Finally, I can say that I’ve made it to Amsterdam!
What a beautiful, lovely city, and as my dear friend Jaimie put it:
There are bikes on bikes on bikes.
There are bikes in the road, on the side walks, tied to fire hydrants, street lights, cars, people, buildings and other bikes.
There is also no shortage of canals.
The first day was stunning. The sun was shining and the air crisp. It truly felt like autumn at home.
Unfortunately, in the UK it rains quite a bit, not sure if you heard? So instead of beautifully colored leaves strewn about, you get piles of soggy ones.
But when you look this good with your Hunter’s on…bring on the rain baby!
But as this was not a vacation, there was work to be done! Off to the conference center…
And voila! The finished product. I think it looks pretty snazzy myself but I also worked on this booth for months, so of course I think it looks good!
But after all that mingling, the only thing on my agenda was din din & bed.
We stumbled across a fun little tapas bar located in the old Amsterdam city and jump started the evening with a pitcher of margaritas and a million plates of tiny tapas.
The funny thing about tapas or ‘small bites’, as some refer to them: a million small bites, quickly adds up to a whole lot of food.
We had garlic shrimp, potatoes, spanish tortilla, fried fish of the day, chorizo, cheese, sauteed veggies, mussels, calamari galore…steak, chicken, fried peppers, warm bread (not me of course), olives, bacon wrapped dates, spicy ham…
And we didn’t even have the munchies! (Giggle).
Although it probably would have helped justify the enormous amount of food we ate.
After dinner, we waddled our way through the Red Light District.
Honestly, you can’t travel to Amsterdam and not visit the famous Red Light District…to put simply, it was verrrrrrry interesting.
I saw more pleather undergarments that my eyes could handle.
The following night we took an evening boat cruise through the canals. I have to admit, I wouldn’t recommend the evening cruise, although, I didn’t test the day cruise either. It’s very dark and even though the city is ‘lit’, it’s not that bright.
I struggled a bit to make out the buildings and other sights along the canals, however, and interestingly enough, people in Amsterdam seem to prefer not to use curtains.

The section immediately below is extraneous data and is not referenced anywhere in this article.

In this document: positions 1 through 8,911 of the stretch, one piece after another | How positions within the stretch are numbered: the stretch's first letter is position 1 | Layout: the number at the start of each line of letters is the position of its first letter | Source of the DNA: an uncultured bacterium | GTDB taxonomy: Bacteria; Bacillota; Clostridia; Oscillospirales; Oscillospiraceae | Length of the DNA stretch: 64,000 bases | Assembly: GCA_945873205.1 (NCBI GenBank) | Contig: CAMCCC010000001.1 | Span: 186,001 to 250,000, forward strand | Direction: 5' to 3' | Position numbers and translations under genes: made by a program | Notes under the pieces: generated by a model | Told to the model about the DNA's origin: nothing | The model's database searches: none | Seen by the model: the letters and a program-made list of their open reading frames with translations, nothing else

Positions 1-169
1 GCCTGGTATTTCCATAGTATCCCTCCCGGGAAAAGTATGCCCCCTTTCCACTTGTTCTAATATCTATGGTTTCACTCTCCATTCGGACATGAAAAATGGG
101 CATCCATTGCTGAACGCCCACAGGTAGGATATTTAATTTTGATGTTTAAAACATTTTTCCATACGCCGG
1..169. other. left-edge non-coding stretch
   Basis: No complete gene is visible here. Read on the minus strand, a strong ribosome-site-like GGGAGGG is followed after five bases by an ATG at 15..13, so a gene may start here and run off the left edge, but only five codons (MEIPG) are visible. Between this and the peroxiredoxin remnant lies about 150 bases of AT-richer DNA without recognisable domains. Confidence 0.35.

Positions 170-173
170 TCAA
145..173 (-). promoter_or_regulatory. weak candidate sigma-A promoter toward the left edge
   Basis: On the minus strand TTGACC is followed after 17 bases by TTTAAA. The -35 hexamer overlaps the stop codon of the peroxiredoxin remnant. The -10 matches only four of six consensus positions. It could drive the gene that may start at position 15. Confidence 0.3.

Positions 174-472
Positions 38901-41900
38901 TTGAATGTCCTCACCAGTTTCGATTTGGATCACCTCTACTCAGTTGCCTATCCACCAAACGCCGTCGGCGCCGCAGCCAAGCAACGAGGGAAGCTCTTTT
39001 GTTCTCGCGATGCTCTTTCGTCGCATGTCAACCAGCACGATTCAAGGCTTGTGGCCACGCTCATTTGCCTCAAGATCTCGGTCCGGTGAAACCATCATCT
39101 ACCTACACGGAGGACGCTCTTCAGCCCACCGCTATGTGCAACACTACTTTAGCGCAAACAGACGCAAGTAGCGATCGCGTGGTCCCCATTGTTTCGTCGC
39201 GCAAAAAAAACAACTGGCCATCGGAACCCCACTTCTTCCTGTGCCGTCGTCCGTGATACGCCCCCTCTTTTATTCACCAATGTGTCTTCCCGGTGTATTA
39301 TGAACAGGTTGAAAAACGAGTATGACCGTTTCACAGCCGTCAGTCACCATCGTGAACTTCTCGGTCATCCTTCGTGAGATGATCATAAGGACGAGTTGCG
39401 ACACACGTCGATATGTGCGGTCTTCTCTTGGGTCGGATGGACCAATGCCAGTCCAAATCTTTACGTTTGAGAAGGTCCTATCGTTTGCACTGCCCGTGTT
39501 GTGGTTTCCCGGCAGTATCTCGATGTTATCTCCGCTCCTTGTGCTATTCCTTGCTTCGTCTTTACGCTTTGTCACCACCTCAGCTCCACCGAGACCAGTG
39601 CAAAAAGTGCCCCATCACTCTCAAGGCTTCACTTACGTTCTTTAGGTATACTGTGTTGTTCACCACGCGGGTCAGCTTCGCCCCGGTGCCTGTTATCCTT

So you may not be able to see the historical monuments, but heck, you can see straight into each and every home along the canals.
I’ve heard a range of stories why curtains are not the norm in Amsterdam, from an old curtain tax, religious beliefs, a culture of ‘openness’ among residents. Mostly, I think people like to show off their gorgeous homes. Gorgeous. The houses are filled with libraries, beautiful chandeliers, wood beams, high ceilings. It wouldn’t take much for me to move into anyone of those beautiful homes.
Either way, it makes for a lovely evening float through the canals. Sort of like the PG version of the red light district, minus the pleather and red lights.
Seven Bridges Amsterdam is said to be one of the most photographed spots in the city. At night when all the bridges are lit, it gives the illusion of a tunnel. Can you see it?
It’s also known as the Tunnel of Love, awwww. Simply lovely.
We stayed at the College Hotel, which was a bit on the spooky side at night, but this boutique hotel was so interesting inside.
It’s an old 19th century school house, that has maintained all of its character. The hotel has even kept the tradition alive with a staff of students studying hospitality. They’re overseen by professionals of course – but the staff was energetic and very helpful. Always a plus, when I’m managing of group of 20+ in one hotel!
Van Gogh Museum, Anne Frank house, Vondelpark, the Royal Palace of Amsterdam…I’m building quite a list.
Dank je Amsterdam.